Most of my online time today (well, yesterday at this point) was spent brushing up on Lincoln stuff. Lots of it. It so happens that Lincoln is my whole touchstone for what I am today in the libertarian sense. It was essentially discovery of the Lincoln myth in 1990 or so that got things rolling for me. Everything followed from there. Without that, I’d be watching Fox News every day, preening after talking-head liars like Kristol, Hannity, and O’Reilly, generally making myself fit the inner automaton regurgitating memorex that typifies just about everyone else who stoops to that.
More on all that, later: once I get all my bits & pieces in a row. In the meantime, I came across an interesting Murray Rothbard essay (there’s a brief mention on Lincoln), Frank S. Meyer: The Fusionist as Libertarian Manqué. It’s an excellent read from the perspective of sorting out some of the distinctions between certain types of libertarians. (Note: when I write "libertarian," or even "Libertarian," I am never, ever writing about the great contradiction: "The Libertarian Party.") Section II covers Frank Meyer’s position on freedom and if you read nothing else, read section II (it’s short). Here’s an excerpt:
…To be moral, an act must be free.
Frank Meyer put it eloquently in his In Defense of Freedom:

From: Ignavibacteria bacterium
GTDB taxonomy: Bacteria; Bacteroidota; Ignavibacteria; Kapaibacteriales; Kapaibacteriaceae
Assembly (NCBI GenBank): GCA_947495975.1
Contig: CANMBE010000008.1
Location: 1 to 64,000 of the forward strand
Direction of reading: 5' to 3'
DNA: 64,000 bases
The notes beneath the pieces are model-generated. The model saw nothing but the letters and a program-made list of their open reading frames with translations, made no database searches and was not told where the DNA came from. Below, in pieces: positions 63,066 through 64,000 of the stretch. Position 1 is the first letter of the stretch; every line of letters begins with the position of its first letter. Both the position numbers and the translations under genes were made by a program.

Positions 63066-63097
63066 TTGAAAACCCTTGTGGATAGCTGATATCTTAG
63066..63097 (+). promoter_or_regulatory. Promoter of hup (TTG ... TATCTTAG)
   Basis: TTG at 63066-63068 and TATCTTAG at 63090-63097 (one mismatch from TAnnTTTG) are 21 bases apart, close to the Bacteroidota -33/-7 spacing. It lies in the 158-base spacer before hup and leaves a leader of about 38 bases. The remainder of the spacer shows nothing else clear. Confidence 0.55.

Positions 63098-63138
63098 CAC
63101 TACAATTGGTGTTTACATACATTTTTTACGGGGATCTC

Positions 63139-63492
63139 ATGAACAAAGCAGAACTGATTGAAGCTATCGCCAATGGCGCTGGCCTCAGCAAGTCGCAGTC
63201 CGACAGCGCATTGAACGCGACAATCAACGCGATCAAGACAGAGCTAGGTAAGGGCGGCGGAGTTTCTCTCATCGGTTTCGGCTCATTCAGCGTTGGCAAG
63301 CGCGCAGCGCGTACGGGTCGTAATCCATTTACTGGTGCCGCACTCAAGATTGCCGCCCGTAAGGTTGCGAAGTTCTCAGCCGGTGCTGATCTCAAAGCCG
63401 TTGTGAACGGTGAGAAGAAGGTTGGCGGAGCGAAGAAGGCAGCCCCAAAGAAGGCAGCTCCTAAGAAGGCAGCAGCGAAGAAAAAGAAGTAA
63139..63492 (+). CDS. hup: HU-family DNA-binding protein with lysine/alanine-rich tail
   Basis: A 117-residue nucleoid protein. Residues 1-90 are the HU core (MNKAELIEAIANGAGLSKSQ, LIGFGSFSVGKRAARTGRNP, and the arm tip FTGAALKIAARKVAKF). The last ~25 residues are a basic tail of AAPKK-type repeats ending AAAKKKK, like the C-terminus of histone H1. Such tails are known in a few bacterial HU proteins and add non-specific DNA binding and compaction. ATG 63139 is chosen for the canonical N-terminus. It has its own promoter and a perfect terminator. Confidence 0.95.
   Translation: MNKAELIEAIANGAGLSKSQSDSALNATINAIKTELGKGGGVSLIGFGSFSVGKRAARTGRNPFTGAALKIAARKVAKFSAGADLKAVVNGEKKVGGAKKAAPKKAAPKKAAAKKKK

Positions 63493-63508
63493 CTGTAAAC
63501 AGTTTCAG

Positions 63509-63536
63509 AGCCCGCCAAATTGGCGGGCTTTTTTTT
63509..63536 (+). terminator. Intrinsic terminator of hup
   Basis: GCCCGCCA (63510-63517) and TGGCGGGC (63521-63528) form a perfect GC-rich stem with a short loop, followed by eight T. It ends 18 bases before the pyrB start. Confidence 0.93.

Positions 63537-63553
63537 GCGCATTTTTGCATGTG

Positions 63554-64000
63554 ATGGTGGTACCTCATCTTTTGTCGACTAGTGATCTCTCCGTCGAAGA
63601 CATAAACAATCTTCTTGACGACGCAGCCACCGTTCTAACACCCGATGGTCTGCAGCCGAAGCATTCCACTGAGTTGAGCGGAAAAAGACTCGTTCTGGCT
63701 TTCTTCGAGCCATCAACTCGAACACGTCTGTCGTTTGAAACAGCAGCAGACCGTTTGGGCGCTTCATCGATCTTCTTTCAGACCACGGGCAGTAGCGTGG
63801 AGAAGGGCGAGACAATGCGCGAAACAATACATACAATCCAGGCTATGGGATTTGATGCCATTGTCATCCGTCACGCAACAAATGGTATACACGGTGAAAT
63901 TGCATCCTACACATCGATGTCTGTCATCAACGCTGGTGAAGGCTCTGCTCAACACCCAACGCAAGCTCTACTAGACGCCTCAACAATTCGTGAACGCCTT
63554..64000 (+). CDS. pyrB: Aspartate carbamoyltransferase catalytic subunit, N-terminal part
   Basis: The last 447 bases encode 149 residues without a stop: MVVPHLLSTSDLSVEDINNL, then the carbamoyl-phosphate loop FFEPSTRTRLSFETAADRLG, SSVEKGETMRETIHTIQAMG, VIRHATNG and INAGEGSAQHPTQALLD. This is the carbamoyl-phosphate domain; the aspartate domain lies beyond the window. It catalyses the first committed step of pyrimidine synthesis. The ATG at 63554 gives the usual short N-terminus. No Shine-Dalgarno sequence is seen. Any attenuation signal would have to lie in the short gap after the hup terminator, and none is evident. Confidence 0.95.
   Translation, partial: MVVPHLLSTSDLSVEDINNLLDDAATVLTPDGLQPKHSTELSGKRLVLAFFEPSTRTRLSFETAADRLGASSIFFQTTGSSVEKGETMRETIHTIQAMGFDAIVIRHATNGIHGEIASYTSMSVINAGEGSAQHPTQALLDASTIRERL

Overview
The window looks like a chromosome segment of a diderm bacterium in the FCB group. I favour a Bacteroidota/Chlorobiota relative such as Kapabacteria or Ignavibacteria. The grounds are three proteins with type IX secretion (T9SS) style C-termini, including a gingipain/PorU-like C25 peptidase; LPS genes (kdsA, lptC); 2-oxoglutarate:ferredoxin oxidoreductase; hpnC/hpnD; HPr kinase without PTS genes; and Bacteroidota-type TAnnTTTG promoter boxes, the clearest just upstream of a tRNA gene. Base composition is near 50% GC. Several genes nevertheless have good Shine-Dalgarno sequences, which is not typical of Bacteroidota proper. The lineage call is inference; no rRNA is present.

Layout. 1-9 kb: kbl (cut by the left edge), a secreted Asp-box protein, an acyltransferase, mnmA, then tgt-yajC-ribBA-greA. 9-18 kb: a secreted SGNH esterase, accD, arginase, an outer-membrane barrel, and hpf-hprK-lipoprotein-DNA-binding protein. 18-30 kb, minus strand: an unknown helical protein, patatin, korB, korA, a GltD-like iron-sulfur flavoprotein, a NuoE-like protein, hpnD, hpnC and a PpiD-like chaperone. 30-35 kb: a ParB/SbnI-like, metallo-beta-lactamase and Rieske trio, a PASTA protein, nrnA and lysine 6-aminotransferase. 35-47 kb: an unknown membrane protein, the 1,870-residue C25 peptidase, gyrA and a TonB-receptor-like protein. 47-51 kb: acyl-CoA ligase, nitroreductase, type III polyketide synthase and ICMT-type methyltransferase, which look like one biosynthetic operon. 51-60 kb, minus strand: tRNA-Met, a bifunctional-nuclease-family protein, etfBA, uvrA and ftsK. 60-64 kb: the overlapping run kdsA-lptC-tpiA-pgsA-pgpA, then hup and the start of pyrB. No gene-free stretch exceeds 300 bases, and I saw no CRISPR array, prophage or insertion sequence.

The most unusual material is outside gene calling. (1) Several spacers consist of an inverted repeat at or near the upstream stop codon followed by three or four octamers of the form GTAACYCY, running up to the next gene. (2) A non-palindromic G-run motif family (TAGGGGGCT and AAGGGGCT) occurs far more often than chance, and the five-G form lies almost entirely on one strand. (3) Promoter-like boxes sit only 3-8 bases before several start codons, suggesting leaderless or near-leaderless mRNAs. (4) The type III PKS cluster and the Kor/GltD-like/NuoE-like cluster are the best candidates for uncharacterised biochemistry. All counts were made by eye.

. . . freedom can exist at no lesser price than the danger of damnation; and if freedom is indeed the essence of man’s being, that which distinguishes him from the beasts, he must be free to choose his worst as well as his best end. Unless he can choose his worst, he cannot choose his best.
For moral and spiritual perfection can only be pursued by finite men through a series of choices, in which every moment is a new beginning; and freedom which makes those choices possible is itself a condition without which the moral and spiritual ends would be meaningless. If this were not so, if such ends could be achieved without the continuing exercise of freedom, then moral and spiritual perfection could be taught by rote and enforced by discipline – and every man of good will would be a saint. Freedom is therefore an integral aspect of the highest end.
Freedom, in short, is a necessary but not sufficient condition for the achievement of virtue. With Lord Acton, we may say that freedom is the highest political end; in that subset of ethical principle that deals with the legitimacy of the use of violence between men, the libertarian – as well as the fusionist Meyer – position holds that violence must be strictly limited to defending the freedom of individuals, their rights to person and property, against violent interference by others.
Good stuff. It pays to keep reminding yourself: "…if freedom is indeed the essence of man’s being…he must be free to choose his worst
as well as his best end. Unless he can choose his worst, he cannot
choose his best." I don’t know about you, but I think that’s just a brilliant insight into the essence of freedom. Seems so obvious — like it’s always been there — once you read the words.